Thoughts About ‘The Secret’

When I was beach bum in California, and lived with the ducks along the Venice canals, I’d hear this buzzing sound at night. It was coming from a nearby house. It sounded like whirring sci-fi equipment, like Dr. Frankstein was turning dead body parts into a movie, stuffed with Igor’s poorly chosen brain. Or like some swarm of insects. But no. It was chanting. Namyohorengekyo. Over and over. Fast. In a rhythm. To the point where no human syllables were recognizable.

I heard that chanting could get you what you want. Chant “Namyohorengekyo world peace” and you’d get world peace. Chant “Namyohorengekyo Cadillac” and you’d get a Cadillac.

I just watched the DVD about “The Secret,” and it reminded me of chanting for Cadillacs, in which I don’t believe. But suspend disbelief in the gimme portion of this program, and let’s explore it more. Basically, the central premise is “the law of attraction,” that what you think about the most, you’re most likely to get. So if you dwell on fears of rejection, failure, criticism or disputes, well, you’ll get those things in spades. But if you change your Negative Nellie ways (I plead guilty to that charge, your honor), and focus on what makes you happy and grateful, more of those things will come your way.

My skepticism lies along two lines: First, the show presents this as some law of the universe, as if there’s an Amazon.god just waiting for orders (free shipping!). Second, it flat out declares there are no limitations and luck, good and bad, isn’t really a factor, and neither are good behavior or intentions. Third, there’s no warning about Oscar Wilde’s “be careful what you wish for … you just might get it.” Simple example: Dogs and babies can be a lot of work. Conversely, lust for something unique (the presidency!) or rare (a free Stradivarius!), and, well, you just might never get it.

Now, I have seen examples of “what you think is what you get.” Hover over a child, repeating nervously “Be careful,” and oops, you’ve got a broken vase. Bite your nails in a job interview, and you’ve chewed away your chance.

But, c’mon, bad things do happen to good people who never imagined the disaster that befell them. Think everyone, or anyone, inside the World Trade Center was visualizing horror from the skies? And, c’mon, isolated cases of medical miracles don’t prove that positive thinking works for everyone. Don’t lots of quadruplegics and cancer victim visualize being cured?

So let’s look at how much is reasonable, not metaphysical / quantum bullchanics. Most of us are in conflict about what we truly want. Was it Gay Talese who said, “Everything in life is a mixed blessing”? Many of us see drawbacks everywhere. “That brownie would make me happy … and fat with saturated arteries.” But lots of times our worries are trivial, and besides hazards are everywhere. So thinking about what you truly want is a wise first step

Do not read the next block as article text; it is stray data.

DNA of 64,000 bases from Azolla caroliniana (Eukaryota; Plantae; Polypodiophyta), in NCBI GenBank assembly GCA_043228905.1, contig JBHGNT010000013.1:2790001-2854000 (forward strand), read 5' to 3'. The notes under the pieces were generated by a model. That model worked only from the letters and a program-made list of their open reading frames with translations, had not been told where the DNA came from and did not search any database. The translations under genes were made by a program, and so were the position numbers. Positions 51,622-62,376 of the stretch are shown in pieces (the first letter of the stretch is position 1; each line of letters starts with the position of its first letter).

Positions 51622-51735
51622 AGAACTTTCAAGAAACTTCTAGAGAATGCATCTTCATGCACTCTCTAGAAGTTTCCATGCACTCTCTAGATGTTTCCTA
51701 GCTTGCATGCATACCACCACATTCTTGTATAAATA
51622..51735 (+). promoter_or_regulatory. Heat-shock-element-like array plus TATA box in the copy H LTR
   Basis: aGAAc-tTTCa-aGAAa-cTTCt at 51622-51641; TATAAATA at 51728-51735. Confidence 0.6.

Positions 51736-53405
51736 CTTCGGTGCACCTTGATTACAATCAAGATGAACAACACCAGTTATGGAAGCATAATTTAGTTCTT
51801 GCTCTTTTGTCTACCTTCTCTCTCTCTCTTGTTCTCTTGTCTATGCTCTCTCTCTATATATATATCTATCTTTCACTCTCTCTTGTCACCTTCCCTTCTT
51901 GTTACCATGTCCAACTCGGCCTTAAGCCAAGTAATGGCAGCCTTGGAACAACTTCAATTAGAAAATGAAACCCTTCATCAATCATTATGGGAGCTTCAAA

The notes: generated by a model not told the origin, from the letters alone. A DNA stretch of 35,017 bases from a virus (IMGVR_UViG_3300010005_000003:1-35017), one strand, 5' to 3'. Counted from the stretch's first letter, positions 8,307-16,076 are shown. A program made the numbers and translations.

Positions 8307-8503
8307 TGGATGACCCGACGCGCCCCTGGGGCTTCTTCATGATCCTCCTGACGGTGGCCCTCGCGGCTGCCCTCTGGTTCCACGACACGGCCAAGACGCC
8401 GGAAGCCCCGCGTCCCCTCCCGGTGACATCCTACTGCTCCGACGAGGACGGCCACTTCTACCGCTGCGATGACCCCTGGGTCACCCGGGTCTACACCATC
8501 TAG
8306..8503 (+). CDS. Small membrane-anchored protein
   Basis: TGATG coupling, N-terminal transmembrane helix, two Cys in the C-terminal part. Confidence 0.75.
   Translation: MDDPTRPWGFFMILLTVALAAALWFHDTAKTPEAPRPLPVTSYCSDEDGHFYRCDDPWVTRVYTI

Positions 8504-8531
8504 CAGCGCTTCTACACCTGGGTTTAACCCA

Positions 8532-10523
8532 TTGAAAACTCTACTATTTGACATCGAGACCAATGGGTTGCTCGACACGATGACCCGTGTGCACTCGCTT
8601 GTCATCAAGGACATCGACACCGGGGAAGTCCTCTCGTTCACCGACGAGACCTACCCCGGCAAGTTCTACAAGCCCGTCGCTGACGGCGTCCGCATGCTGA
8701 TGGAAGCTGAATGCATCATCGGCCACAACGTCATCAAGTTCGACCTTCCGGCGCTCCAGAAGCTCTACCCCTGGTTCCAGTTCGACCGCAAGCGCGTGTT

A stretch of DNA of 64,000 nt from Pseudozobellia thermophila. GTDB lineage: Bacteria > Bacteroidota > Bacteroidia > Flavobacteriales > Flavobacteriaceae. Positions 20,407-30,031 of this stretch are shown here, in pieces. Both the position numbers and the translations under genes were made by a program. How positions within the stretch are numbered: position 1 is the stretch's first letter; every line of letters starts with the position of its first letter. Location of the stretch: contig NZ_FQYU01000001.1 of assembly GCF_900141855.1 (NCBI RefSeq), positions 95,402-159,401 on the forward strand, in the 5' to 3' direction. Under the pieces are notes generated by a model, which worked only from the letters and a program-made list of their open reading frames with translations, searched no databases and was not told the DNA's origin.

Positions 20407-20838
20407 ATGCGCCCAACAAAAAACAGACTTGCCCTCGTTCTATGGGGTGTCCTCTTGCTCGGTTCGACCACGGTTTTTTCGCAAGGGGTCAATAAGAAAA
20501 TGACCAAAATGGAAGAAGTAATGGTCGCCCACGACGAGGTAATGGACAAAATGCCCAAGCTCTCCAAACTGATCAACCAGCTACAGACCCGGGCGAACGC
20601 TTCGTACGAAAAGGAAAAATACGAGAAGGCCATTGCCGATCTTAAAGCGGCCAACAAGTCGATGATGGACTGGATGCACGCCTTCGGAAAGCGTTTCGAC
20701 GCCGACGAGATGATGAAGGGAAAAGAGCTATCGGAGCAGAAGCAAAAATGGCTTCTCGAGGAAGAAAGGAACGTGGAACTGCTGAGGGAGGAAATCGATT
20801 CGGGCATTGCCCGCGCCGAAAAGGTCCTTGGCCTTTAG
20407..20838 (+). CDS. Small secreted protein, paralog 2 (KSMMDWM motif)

Once you’ve decided what want, your luck is likely to improve. You’ll act toward getting it. You’ll let others know, who might be happy to help. And maybe you’ll even put off certain vibes, so that even without saying, that woman knows you’d like to date her, or that boss knows you’re dreaming of better things.

Second, thinking about dreams coming true can make you feel happy. And if you feel happy, more people will like being around you and want to find out more about you and be willing to be involved financially, spiritually, romantically, whatever.

Third, and this might be the most important part, once you know what you truly want, your mind becomes receptive to opportunities. You’ll notice that note about a conference, you’ll play with ideas that pop into your mind.

Fourth … am I belaboring analysis? … you’ll have a competitive advantage. Seriously, if you know where your finish line is, and nobody else is gunning for it, chances are good you’ll get there easily.

Finally, it’s an adage that if you haven’t sold yourself on an idea, why should anyone else believe in you? If you like a creation or idea of yours so much, it’s your end-all and be-all to see it succeed, you’re a lot more likely to get someone to agree. 

Plus … OK, scratch finally above … visualization is like product testing. You’re told to imagine success down to every detail. Not the “how” (that’s a big thing in “The Secret,” don’t worry about the “how”) but the end result, the final jubilation. Still, such daily imagining is bound to improve your vision, uncover flaws to fix, fine tune what works and doesn’t.

So, I’d say, metaphysics aside, there’s helpful wisdom here. Appreciate what life has brought you, notice that opportunities abound (when life gives you lemons, expect oranges soon), sort out the conflicts in your desires (do I want this job or not?), think things through, and just have faith.

Yes, this could help you feel happier and find success. But it’s still true, I believe (and as one Secret testifier does point out), that it’s best to wish not for luxuries and status symbols but for better relationships, outlets for your abilities, and a better world.

Oh, and just for the record (as my own “Secret” exercise), here are a few things that I wish:

  • That giving away ideas will improve my karma.
  • That newspapers will reinvent themselves, and realize I can help.
  • That some publisher will buy my children’s sci-fi fantasy novels.
  • That Workman will go for my idea involving card games I’ve invented.
  • That Dunkin Donuts, a marker company, Just Born, the Postal Service and other companies would think: Maybe this guy has a great idea for us.
  • That health and happiness multiplies for myself and loved ones.
  • That other people’s wishes also come true.

OK, I’ll stop. I’m feeling like Jiminy Cricket. (“When you wish upon a star …”)

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